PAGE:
datasets that bear on the nature of juvenile crime, highlighting key issues and data sources that can provide evidence of prevalence and seriousness; race, gender, and class bias in the juvenile justice system; and impacts of deterrence, punishment, and prevention strategies. The panel was further asked to analyze the factors that contribute to delinquent behavior, including a review of the knowledge on child and adolescent development and its implications for prevention and control; to assess the current practices of the juvenile justice system, including the implementation of constitutional safeguards; to examine adjudication, detention, and waiver practices; to explore the role of community and institutional settings; to assess the quality of data sources on the clients of both public and private juvenile justice facilities; and to assess the impact of the deinstitutionalization mandates of the Juvenile Justice and Delinquency Prevention Act of 1974 on delinquency and community safety.
Based on public concern and legislative actions about juvenile violence, one would think that it was continually increasing. Juvenile violent crime rates, however, have been declining for at least the past 5 years. The panel conducted a review of data on juvenile crime rates, including arrests, victim reports of crime, and self-reports by juveniles. Although there are many weaknesses in each of these data sources, the panel drew a number of conclusions about juvenile crime trends.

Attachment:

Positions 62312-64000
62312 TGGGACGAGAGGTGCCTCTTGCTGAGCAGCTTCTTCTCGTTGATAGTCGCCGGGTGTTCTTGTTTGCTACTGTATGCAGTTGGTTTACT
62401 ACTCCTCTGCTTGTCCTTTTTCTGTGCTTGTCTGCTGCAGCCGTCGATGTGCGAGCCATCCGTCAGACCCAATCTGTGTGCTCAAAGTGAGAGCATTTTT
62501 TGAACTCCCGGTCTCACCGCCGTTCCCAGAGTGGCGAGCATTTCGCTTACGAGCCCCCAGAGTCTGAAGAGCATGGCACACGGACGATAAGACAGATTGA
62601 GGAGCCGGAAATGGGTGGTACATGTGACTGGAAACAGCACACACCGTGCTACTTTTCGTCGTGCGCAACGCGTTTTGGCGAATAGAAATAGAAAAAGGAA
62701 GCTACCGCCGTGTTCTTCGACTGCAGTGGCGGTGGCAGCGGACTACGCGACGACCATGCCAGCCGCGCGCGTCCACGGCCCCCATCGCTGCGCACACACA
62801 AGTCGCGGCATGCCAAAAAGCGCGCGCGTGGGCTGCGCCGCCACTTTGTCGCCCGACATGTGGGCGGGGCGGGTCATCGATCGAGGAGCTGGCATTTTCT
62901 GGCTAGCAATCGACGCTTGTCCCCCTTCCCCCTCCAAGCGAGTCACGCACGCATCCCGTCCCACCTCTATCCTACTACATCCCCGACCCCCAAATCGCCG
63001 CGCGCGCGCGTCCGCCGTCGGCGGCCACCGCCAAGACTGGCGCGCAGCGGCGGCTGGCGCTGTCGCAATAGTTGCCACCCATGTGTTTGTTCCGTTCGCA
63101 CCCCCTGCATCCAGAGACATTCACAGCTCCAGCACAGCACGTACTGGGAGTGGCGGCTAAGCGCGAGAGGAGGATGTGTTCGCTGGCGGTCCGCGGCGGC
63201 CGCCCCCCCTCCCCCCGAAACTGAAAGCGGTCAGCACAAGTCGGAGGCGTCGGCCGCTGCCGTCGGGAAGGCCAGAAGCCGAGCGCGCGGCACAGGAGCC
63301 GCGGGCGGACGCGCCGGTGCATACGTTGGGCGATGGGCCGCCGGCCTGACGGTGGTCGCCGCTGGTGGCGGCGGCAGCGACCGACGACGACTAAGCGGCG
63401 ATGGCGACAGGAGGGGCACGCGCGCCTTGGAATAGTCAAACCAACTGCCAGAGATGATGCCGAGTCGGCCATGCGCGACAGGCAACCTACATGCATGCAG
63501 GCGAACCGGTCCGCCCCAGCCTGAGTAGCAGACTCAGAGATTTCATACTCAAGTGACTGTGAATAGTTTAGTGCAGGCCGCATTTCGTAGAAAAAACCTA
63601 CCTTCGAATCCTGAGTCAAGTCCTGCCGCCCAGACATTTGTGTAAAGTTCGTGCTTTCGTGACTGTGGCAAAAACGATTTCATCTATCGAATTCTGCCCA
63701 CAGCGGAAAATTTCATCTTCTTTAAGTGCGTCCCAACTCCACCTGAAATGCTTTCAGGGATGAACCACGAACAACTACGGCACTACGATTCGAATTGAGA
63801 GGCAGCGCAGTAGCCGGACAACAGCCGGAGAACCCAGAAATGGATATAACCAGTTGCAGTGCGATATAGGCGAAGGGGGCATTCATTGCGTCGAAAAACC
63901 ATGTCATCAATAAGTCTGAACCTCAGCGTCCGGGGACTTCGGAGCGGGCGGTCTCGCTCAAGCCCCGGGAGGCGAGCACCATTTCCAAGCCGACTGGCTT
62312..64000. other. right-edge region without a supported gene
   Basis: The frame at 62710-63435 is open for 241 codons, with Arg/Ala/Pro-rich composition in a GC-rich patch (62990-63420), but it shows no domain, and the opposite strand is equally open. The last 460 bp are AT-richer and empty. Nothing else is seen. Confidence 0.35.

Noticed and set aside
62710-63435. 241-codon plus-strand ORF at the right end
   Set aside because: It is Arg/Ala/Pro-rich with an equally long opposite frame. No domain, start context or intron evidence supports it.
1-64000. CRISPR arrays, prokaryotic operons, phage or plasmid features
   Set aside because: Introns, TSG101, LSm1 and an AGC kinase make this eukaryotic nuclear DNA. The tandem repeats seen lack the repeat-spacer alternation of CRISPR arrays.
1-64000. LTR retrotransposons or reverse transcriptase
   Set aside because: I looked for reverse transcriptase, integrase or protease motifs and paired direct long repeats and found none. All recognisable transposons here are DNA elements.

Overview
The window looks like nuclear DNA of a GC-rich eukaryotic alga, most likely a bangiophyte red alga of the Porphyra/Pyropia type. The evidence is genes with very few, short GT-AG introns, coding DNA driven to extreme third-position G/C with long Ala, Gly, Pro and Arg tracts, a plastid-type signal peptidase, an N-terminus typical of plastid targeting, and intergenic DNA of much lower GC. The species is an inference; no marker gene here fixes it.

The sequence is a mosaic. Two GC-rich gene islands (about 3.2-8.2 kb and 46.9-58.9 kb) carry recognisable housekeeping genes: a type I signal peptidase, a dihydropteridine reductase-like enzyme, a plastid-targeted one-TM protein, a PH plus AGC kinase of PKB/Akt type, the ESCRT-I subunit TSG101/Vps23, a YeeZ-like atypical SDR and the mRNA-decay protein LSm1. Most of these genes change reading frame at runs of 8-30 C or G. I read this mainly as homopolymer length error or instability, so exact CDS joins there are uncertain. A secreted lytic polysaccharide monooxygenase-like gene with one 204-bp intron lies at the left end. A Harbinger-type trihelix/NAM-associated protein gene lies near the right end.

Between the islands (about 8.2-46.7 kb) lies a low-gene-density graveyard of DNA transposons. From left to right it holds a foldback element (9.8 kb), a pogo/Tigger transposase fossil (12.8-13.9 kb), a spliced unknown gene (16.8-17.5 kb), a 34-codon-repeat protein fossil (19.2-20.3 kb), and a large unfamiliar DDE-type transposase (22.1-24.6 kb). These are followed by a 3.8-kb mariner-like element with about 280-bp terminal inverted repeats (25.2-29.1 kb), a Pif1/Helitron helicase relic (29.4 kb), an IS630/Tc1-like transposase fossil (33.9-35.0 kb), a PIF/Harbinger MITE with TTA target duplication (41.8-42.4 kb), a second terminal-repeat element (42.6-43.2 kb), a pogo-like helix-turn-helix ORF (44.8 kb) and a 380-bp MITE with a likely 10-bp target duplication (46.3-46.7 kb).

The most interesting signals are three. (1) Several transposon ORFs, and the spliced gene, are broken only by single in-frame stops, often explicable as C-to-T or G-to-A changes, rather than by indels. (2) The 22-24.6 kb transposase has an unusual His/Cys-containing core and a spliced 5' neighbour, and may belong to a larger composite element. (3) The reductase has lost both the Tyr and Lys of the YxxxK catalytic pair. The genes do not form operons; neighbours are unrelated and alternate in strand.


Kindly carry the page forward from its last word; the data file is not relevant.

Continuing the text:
Most juveniles break laws, such as shoplifting or minor vandalism, but only a small proportion commits serious crimes. In 1998, only 4 percent of juvenile arrests were for the violent crimes of homicide, rape, robbery, or aggravated assault and less than one-tenth of one percent of juvenile arrests were for homicide.
There was, however, a surge in serious juvenile crime rates beginning in the late 1980s through the early 1990s. The juvenile arrest rate for violent crimes began decreasing in 1994 almost as rapidly as it had increased and, by 1999, was back to the rate of the late 1980s.
The cause of the sudden rise and fall in juvenile violent crime rates in the United States, which also occurred among youth and adults in other countries, remains uncertain, although a number of theories have been put forth. Most if not all of the increase in U.S. youth homicides from 1987 to 1993 involved homicides committed with guns. Some of the rise in arrest rates for other violent crimes seem to have been a result of changes in police policies regarding whether to consider specific types of assault as aggravated assaults rather than simple assaults and an increased willingness to arrest for assault.